We investigated whether or not fibrinogen is related to the cardiovascular risk profile and complications in hypertensive subjects. Plasma fibrinogen and laboratory tests including factor VII, homocysteine and microalbuminuria were evaluated in 127 consecutive hypertensive subjects stratified according to cardiovascular risk. Parameters were age, gender, smoking, cholesterol, diabetes, target organ damage: left ventricular hypertrophy (LVH), carotid atherosclerotic complications and retinical vessels. RESULTS: Fibrinogen levels were significantly different between patients according to risk levels (low 290+/-73, n=20, high 342+/-94 mg/dl, n=39, very high risk 350+/-72, n=29, p=0.01), hypertension grade (II-III) and organ damage. Fibrinogen was significantly higher in patients with more severe carotid atherosclerotic lesions and vascular retinal lesions (grades II-III vs 0 and I). Also in patients, matched for age and sex, without and with carotid atherosclerotic lesions, fibrinogen was significantly higher in the latter group. No significant differences were found on the basis of IVS, creatinine and microalbuminuria. In hypertensive patients, fibrinogen directly correlated with age, by multiple linear regression. In hypertensive patients with diabetes, fibrinogen was significantly higher (466+/-176 mg/dL, n=14) than in those hypertensive without diabetes (333+/-87 mg/dL, n=113, p=0.001) and in all patients there was a a significant correlation (r=0.474, p<0.001) between blood glucose and fibrinogen. CONCLUSION: Hyperfibrinogenemia is a marker of vascular damage and could be an important factor contributing to the evolution of the complications.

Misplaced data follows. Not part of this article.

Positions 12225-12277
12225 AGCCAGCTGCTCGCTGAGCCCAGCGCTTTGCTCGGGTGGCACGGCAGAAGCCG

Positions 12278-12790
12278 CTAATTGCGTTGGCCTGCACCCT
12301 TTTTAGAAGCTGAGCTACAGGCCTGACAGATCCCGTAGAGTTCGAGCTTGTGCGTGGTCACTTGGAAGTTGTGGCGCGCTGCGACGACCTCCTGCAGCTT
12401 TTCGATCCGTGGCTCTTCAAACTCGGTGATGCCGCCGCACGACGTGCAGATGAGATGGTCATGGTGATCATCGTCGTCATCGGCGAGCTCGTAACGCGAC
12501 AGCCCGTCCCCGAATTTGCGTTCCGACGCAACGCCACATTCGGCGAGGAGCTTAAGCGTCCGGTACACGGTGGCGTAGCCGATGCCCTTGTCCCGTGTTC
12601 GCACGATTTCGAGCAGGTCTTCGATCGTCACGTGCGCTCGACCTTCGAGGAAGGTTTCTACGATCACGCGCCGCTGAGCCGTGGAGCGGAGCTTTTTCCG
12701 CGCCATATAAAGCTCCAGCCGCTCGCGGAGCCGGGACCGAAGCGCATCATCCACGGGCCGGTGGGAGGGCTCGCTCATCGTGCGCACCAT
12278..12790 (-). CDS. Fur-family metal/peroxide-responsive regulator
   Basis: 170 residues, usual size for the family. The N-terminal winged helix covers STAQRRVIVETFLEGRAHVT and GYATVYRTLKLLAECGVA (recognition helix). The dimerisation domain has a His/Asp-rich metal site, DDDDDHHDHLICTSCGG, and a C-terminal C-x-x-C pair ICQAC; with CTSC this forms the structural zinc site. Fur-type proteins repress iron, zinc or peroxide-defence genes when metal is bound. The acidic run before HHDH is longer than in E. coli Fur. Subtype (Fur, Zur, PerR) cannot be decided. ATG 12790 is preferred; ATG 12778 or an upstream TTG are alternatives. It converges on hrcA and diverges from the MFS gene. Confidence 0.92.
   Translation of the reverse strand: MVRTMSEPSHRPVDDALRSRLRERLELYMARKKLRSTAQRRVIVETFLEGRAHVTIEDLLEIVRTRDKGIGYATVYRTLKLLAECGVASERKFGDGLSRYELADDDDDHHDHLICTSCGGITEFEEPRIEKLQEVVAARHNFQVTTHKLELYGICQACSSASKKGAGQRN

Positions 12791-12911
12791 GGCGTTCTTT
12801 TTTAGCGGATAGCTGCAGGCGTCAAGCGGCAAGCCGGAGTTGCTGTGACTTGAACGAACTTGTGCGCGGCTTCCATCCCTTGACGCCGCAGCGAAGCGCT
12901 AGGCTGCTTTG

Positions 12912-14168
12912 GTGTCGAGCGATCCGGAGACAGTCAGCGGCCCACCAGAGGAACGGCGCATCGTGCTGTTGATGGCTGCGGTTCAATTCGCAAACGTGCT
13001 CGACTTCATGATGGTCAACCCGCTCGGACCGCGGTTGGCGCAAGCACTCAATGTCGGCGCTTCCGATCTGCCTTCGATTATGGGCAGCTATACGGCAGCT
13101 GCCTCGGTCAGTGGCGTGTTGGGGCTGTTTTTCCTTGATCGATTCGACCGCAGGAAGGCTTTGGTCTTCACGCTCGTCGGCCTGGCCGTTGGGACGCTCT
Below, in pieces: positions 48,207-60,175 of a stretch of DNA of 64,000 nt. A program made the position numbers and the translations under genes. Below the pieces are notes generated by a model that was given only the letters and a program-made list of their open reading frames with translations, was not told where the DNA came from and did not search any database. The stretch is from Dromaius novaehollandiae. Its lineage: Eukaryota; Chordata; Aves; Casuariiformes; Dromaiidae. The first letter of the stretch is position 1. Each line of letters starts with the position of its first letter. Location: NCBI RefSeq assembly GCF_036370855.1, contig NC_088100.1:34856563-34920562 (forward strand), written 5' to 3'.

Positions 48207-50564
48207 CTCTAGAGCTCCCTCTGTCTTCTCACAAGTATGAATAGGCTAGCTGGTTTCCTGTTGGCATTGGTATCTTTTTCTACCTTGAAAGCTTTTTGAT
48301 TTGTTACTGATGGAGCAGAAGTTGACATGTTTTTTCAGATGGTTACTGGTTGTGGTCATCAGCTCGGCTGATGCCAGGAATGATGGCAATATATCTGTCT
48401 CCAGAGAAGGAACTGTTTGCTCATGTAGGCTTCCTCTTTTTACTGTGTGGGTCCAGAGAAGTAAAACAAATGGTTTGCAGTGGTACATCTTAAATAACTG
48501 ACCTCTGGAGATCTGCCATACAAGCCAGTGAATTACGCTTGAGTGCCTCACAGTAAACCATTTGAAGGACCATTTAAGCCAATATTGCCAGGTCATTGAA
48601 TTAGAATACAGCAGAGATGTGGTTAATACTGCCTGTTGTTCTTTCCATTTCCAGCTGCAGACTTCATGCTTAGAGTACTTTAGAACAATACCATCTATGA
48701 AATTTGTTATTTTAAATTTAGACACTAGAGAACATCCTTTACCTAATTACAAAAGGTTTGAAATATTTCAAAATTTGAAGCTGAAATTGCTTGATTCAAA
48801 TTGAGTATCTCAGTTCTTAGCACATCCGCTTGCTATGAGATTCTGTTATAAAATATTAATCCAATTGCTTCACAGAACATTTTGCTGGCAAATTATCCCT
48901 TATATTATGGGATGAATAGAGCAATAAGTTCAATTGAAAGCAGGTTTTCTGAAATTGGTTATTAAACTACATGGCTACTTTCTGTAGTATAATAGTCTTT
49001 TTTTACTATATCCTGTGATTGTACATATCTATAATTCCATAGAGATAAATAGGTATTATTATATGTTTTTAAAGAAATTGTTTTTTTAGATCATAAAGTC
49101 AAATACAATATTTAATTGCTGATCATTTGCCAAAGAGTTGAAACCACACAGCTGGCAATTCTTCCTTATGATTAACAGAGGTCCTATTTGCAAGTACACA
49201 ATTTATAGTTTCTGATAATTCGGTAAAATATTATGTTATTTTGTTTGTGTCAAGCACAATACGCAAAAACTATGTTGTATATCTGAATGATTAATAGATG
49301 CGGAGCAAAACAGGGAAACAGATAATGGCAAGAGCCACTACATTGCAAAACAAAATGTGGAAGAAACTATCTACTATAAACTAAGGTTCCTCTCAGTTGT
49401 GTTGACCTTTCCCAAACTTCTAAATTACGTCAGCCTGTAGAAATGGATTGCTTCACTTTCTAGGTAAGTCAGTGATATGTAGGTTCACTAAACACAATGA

Elevated plasma fibrinogen levels in patients with essential hypertension are related to vascular complications.

SANTONASTASO, Clara;GAINO, Stefania;ZULIANI, Valeria;FACCINI, Giovanni;LECHI, Alessandro;MINUZ, Pietro;
2003

Abstract

We investigated whether or not fibrinogen is related to the cardiovascular risk profile and complications in hypertensive subjects. Plasma fibrinogen and laboratory tests including factor VII, homocysteine and microalbuminuria were evaluated in 127 consecutive hypertensive subjects stratified according to cardiovascular risk. Parameters were age, gender, smoking, cholesterol, diabetes, target organ damage: left ventricular hypertrophy (LVH), carotid atherosclerotic complications and retinical vessels. RESULTS: Fibrinogen levels were significantly different between patients according to risk levels (low 290+/-73, n=20, high 342+/-94 mg/dl, n=39, very high risk 350+/-72, n=29, p=0.01), hypertension grade (II-III) and organ damage. Fibrinogen was significantly higher in patients with more severe carotid atherosclerotic lesions and vascular retinal lesions (grades II-III vs 0 and I). Also in patients, matched for age and sex, without and with carotid atherosclerotic lesions, fibrinogen was significantly higher in the latter group. No significant differences were found on the basis of IVS, creatinine and microalbuminuria. In hypertensive patients, fibrinogen directly correlated with age, by multiple linear regression. In hypertensive patients with diabetes, fibrinogen was significantly higher (466+/-176 mg/dL, n=14) than in those hypertensive without diabetes (333+/-87 mg/dL, n=113, p=0.001) and in all patients there was a a significant correlation (r=0.474, p<0.001) between blood glucose and fibrinogen. CONCLUSION: Hyperfibrinogenemia is a marker of vascular damage and could be an important factor contributing to the evolution of the complications.
hypertension; vascular; complications
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Utilizza questo identificativo per citare o creare un link a questo documento: https://hdl.handle.net/11562/306917
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